Where I've reviewed the book previously, I've linked to it in the title, and quoted from my review in italics. I also plan to go through my blog tags and include one for Be A Good Human.
Few books have completely challenged my worldview so much as this beautiful story of a friendship between a bright but innocent young lad and a curmudgeonly old widower with a love of Kurt Vonnegut books, who are faced with a very difficult decision. The novel combines humour and pathos, sometimes uncomfortably side-by-side, in a way reflective of real life.
Speak - Laurie Halse Anderson
I first read Speak when I was about fifteen, and it was a book I reread a lot in my high school years (see how battered my copy is in the picture above!) I was reminded of it a few years ago when parents called for it to banned from school libraries - ironically, considering its theme of encouraging people not to suffer in silence. Although, of course, there are books inappropriate for certain places and age groups, literature gives people a safe place to confront the dangers that well-meaning but misguided moral guardians may not be able to protect their children from. Author Laurie Halse Anderson has written about how many students have found help through reading this book, and how it has quite literally been a life saver.
Two stories in different timelines: one of a young boy called Byron who becomes fixated on an unattainable "perfection" in the 1970s, to try to bring order to his troubled family life, and the other of an older man in the present day, who, after decades of battling mental health issues, is trying to get back into the community and live something resembling an ordinary life.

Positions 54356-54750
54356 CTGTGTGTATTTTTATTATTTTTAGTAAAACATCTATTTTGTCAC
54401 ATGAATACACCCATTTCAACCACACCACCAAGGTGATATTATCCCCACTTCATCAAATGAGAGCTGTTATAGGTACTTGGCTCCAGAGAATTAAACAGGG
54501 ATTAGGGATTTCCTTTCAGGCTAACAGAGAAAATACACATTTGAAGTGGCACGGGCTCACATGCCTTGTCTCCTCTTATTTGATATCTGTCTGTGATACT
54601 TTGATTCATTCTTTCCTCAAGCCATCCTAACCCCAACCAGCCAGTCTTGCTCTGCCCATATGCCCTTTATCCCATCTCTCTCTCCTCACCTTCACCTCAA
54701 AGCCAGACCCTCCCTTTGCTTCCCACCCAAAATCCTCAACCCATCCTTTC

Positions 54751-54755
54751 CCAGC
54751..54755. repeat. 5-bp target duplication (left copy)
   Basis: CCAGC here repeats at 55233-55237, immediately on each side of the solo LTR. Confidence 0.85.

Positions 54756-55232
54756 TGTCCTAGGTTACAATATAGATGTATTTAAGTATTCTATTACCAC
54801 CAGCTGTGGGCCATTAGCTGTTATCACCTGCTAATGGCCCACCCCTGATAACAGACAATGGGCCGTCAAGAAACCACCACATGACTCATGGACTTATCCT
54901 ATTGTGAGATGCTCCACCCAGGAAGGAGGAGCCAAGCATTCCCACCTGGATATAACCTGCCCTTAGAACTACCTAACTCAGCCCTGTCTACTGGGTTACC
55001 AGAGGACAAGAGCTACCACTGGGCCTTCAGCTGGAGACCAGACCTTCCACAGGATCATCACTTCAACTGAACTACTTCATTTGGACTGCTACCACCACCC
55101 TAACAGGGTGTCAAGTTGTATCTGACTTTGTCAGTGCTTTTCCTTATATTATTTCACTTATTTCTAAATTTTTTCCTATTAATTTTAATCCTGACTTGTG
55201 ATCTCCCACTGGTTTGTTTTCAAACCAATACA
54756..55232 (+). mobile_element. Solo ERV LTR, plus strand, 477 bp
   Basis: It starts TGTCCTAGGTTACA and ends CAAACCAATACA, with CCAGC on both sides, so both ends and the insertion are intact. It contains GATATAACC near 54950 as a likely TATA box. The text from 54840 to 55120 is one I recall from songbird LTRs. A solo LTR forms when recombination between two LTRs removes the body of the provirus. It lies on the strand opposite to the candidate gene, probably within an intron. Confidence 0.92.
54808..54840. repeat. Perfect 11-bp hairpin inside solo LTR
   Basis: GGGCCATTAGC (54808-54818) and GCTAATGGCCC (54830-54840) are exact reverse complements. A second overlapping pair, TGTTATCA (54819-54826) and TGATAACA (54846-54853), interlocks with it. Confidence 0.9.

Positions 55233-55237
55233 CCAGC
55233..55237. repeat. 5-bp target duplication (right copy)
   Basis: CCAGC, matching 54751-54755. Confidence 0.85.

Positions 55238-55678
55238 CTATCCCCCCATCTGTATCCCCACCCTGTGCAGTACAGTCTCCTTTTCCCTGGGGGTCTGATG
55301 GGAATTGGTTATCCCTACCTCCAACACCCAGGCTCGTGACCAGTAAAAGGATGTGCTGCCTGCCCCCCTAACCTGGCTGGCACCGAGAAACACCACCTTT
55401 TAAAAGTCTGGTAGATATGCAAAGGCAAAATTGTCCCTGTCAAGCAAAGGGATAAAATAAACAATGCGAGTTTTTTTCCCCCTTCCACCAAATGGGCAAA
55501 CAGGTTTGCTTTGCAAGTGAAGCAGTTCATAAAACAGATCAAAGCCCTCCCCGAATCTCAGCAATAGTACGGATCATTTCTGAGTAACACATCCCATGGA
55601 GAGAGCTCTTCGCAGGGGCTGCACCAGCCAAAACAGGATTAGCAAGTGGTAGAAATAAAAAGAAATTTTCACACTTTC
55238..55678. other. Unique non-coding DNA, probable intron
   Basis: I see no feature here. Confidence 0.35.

Deceptively simple in style, Rachel Joyce's prose is powerful and hard-hitting, yet it is not without hope or beauty. Perfect leaves the reader with a lot to think about and to feel, concerning family, class and mental illness, the power of friendship, the nature of time and the struggle for an impossible perfection.
Elizabeth is Missing - Emma Healey
This was the first book I read in 2015, an excellent start to my reading year. Elizabeth is Missing is a mystery with a twist; it is told from the point of view of an elderly lady with dementia. As she muddles around trying to find out what has happened to her friend Elizabeth, she finds herself reliving her past and uncovering a long-forgotten mystery.
We get to experience Maud's frustration and fogginess while seeing what she forgets, as she forgets it. This fictional view inside a fading mind encourages empathy, patience and understanding. Maud's world is not the same as the one she physically inhabits, but is a world of the mind, of past and present perceived as fluid and changing.To Kill A Mockingbird - Harper Lee
How could one write a list of books that help you to be a better human without including this one? Harper Lee shows us very adult issues simply, shown from the point of view of eight-year-old Scout Finch. This youthful point of view makes you want to scream and cry - especially when, daily, you read online of systematic racism in the American police force. Prejudice is not natural, it is learned, and it is stupid. A child can tell you what is right and what is wrong, but somewhere in adulthood things get muddied. Let's all retain a bit of the innocence of childhood, and the quiet heroism of Atticus Finch, a man who knows he will not change the world overnight, but who will fight just as hard as he can for right because he can do nothing else. And slowly, perhaps, the world may change a little for the better.